What it does seem to imply is that from the shadowlands, it was relatively easy before the third great maelstrom to walk into the deeper underworld and find your way to the River Styx and onward to stygia, but after the third great Maelstrom, there was this wall of storm in the way through which you had to find an nihil and a byway.

                        The way I see it, after the third great Maelstrom, there's basically a second shroud that is put up, a kind of storm wall, and that's the membrane that wraith need to use nihils to cross.

                        All this to say, that I don't think stygia was in a different location, it was just suddenly much harder to reach and required knowing precise by ways, whereas before it was simply out there in the Darkness and could be found if you wanted to reach it.

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                        • #13
                          Originally posted by Callishka View Post

                          I used to think that the general time described for Charon's arrival in the original core book was uncomfortably recent in time, but then I realized that he is a Minoan and we have to face the fact that the earliest European civilization was the Minoans, and they only existed around 2,600 bce. Western, and therefore stygian, civilization is relatively recent in the grand scheme of things.

                          There were settlements as early as 100,000 BC, but civilization took a few thousand years to arrive, and it seems like the writers of wraith are saying that it took until civilization developed for someone to arrive in the Underworld who would finally organize some shit. I imagine that before that time, there was simply a collection of ghosts who wandered about and often got lost in the Darkness.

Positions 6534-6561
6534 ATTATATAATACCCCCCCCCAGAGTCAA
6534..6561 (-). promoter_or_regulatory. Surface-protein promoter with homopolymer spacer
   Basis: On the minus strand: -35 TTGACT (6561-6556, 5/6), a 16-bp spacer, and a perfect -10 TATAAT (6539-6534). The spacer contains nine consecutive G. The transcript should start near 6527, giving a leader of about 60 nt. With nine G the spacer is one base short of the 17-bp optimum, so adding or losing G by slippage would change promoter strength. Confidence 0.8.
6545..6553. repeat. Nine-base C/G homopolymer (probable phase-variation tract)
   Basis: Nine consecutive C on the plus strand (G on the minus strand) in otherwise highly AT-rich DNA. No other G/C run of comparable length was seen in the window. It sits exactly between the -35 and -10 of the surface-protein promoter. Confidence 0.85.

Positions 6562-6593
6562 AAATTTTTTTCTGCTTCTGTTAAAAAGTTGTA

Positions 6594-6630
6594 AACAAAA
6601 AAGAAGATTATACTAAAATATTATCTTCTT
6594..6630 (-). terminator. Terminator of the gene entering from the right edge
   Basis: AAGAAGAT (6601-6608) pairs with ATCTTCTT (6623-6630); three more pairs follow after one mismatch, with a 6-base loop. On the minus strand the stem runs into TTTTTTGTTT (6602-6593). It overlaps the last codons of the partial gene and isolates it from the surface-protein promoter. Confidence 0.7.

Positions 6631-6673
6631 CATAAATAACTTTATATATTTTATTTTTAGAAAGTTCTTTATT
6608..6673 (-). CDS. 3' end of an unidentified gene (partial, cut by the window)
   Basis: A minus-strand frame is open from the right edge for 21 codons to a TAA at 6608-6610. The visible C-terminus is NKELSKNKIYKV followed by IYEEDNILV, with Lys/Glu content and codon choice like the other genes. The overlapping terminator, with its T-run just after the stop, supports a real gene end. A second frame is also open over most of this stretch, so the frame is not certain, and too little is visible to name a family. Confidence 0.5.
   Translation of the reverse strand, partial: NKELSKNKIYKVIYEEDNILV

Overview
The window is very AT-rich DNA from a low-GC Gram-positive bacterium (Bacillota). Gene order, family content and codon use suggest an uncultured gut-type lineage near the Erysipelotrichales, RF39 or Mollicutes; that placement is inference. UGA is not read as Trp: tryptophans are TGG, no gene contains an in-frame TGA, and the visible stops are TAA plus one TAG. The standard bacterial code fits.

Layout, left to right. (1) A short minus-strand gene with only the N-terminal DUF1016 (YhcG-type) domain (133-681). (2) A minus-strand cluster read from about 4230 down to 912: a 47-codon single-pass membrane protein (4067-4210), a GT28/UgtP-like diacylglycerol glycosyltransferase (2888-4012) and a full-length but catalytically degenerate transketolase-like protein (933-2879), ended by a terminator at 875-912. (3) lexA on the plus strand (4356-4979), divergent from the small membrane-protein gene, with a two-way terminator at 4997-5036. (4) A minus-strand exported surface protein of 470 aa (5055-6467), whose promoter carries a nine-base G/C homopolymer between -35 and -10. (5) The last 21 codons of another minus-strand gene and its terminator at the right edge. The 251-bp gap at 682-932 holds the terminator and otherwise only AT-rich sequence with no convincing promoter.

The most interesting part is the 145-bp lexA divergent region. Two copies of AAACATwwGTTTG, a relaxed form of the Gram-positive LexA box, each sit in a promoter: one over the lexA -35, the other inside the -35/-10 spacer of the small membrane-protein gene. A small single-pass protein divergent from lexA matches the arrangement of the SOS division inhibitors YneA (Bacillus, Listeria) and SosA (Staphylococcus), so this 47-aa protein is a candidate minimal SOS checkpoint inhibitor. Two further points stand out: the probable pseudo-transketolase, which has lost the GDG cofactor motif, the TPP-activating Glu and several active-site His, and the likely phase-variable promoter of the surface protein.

Now as for the sundering, that happened before Charon's time, and the writers are very vague about when that was. I think we can assume that any time from the earliest human settlements to the rise of civilization, the Shroud popped into existence, and it was ready for Charon when he arrived

                          the problem is that(at least IIRC) the sundering is"when life and death got separated" this could mean the shroud.. but it could also be taken literally aka "let there be light" and "the darkness understood it not"

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                          • #14
                            Originally posted by mark View Post


                            the problem is that(at least IIRC) the sundering is"when life and death got separated" this could mean the shroud.. but it could also be taken literally aka "let there be light" and "the darkness understood it not"
                            The core book literally states that the separation of the lands of life and death caused the shroud to come into existence, though:

                            The Sundering